You’ve successfully hired a cross-culturally diverse workforce, and that’s brought you to the big now-what: How do you engage them?

It’s not a trivial question. First, no business can realize the benefits of diversity—such as greater productivity, greater creativity and higher profits—without also fostering inclusion. Here’s the reality: Without engagement, there is no inclusion. The flip side is also true: Without inclusion, engagement is almost impossible to achieve. Few of us are willing to be fully ourselves and to bring our best to the work if we see that others are not able to do the same. If people perceive that there is an “in” group and an “out” group, people will present as who they believe they should be to remain in the “in” group.

Fortunately, engaging your multicultural workforce is actually pretty simple. (Note: Simple is not a synonym for easy.) All you have to do is overcome four common challenges:

  • Fostering Trust
  • Effective Communication
  • Cross-Cultural Awareness Skills
  • Leadership From the Top

1. Fostering Trust tops this list because every inclusion expert I’ve ever heard, read, or spoken with agrees that engagement is impossible without trust. It’s so important, we’ve devoted an entire separate post solely to the 5 Trust-Boosting Steps to Build a Diverse and Inclusive Workforce.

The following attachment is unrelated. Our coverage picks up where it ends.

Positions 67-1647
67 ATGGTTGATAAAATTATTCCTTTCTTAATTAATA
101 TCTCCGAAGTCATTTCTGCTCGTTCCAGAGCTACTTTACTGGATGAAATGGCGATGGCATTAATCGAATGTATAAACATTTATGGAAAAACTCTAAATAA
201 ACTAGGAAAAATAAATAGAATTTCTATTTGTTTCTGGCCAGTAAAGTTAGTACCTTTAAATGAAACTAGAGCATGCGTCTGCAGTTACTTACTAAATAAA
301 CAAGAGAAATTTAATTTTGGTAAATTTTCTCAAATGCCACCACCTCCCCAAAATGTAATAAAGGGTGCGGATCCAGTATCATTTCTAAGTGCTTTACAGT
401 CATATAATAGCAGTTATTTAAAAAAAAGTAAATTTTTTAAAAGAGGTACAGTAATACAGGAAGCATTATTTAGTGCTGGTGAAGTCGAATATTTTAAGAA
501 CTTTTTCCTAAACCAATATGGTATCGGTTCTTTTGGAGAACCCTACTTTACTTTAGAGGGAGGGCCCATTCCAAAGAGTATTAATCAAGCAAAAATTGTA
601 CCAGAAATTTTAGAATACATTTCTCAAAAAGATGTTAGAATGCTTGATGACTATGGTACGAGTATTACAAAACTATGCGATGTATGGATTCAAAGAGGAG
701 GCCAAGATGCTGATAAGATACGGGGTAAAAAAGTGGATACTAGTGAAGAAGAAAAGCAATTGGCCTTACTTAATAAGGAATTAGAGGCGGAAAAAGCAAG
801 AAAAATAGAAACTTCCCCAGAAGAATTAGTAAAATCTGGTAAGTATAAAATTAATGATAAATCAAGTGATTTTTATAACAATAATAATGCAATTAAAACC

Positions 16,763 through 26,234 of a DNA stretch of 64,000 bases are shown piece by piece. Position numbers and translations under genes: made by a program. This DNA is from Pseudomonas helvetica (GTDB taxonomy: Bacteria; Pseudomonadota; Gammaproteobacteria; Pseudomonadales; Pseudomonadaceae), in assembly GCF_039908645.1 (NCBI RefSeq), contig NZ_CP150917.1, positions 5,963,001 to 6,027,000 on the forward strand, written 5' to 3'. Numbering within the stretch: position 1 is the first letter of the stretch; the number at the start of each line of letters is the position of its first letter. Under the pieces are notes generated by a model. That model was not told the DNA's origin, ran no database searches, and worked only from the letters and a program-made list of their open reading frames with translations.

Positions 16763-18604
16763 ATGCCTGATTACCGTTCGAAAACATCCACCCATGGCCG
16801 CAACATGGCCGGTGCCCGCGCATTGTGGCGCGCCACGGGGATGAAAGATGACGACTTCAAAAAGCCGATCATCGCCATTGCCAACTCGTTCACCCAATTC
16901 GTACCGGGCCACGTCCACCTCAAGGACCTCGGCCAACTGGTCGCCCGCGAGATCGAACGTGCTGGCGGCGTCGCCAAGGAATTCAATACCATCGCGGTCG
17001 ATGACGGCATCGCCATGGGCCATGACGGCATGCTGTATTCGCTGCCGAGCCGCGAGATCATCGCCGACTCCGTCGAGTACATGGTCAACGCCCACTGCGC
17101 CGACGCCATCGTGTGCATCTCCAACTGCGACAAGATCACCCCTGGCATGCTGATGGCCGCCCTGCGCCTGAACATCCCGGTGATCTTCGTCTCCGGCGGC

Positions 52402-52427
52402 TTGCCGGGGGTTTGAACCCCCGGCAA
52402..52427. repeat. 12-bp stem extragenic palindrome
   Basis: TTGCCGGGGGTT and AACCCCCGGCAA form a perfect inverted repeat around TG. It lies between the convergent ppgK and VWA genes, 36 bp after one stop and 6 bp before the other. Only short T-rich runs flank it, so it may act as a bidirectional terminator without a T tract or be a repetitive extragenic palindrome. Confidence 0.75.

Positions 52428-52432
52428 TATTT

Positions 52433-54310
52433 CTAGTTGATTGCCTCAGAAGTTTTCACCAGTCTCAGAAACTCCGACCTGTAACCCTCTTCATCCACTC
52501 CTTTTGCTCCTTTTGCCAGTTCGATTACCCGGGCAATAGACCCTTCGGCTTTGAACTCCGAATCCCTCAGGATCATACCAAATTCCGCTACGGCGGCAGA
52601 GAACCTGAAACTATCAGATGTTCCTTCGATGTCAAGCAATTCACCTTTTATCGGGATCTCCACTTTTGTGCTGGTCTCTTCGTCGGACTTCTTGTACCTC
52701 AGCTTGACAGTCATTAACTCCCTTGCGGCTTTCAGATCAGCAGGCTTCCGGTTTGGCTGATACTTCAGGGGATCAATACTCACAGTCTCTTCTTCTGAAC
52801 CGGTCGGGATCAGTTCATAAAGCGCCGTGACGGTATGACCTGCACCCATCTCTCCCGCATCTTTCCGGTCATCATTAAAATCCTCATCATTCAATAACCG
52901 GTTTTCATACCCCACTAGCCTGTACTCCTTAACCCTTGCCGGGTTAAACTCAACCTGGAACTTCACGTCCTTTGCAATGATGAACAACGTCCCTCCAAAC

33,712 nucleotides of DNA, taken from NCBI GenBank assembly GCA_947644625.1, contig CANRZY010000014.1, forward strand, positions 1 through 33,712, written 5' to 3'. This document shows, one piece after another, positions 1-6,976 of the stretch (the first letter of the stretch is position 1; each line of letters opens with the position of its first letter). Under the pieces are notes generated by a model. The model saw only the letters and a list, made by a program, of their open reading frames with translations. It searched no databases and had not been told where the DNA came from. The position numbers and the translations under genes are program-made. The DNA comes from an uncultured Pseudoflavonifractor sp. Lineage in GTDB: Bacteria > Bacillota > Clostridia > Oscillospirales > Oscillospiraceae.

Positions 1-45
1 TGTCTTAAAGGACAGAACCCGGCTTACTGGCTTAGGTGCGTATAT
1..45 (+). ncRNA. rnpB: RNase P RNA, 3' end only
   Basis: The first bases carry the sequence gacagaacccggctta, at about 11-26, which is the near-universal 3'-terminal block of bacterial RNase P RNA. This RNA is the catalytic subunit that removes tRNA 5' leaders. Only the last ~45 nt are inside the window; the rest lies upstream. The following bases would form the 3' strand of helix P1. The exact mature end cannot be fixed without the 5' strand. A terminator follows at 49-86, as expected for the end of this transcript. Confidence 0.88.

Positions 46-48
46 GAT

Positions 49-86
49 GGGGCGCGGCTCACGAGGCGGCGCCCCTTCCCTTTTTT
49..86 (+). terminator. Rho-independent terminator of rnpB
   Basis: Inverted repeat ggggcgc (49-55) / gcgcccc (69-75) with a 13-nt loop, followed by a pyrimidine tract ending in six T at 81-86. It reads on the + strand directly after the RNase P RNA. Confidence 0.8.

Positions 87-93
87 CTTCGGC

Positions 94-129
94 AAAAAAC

But even if you overcome the trust challenge, all the remaining three are absolutely necessary to the development of a truly diverse and inclusive workforce. Here’s the rundown:

2. Effective communication isn’t easy. Communication is vital in every organization, but especially true in a diverse organization seeking inclusion.

  • Be specific. Keep in mind that people’s age, gender, native language and cultural framework will all shape how they hear things. Therefore, vague communication is guaranteed to be interpreted multiple ways, perhaps none of them the way you intend. And yet leaders at all levels have a tendency to speak in generalities. For example, if you value input you may say, “Speak up more.” What does that mean to someone from a strongly hierarchical culture? They may perceive “speaking up” as disrespectful and find it very uncomfortable, especially if they are left to figure out what to speak up about and when. You can counter that with specificity: “If you see something that wastes time, please point out how we can be more efficient.”
  • Vary your style. Don’t always wait for people to speak up, or decide that people who do so are inherently more ambitious. Instead, invite comments from all perspectives. Praise what you find valuable, but keep the focus on the idea or information, not the person. Some people are uncomfortable with what they feel is undue attention.
  • Don’t rush to judgment. Show respect by giving ideas due consideration. By their nature, ideas different from your own may seem “wrong” initially. But the whole point of inclusion is to surface all ideas, not just those that seem like your own.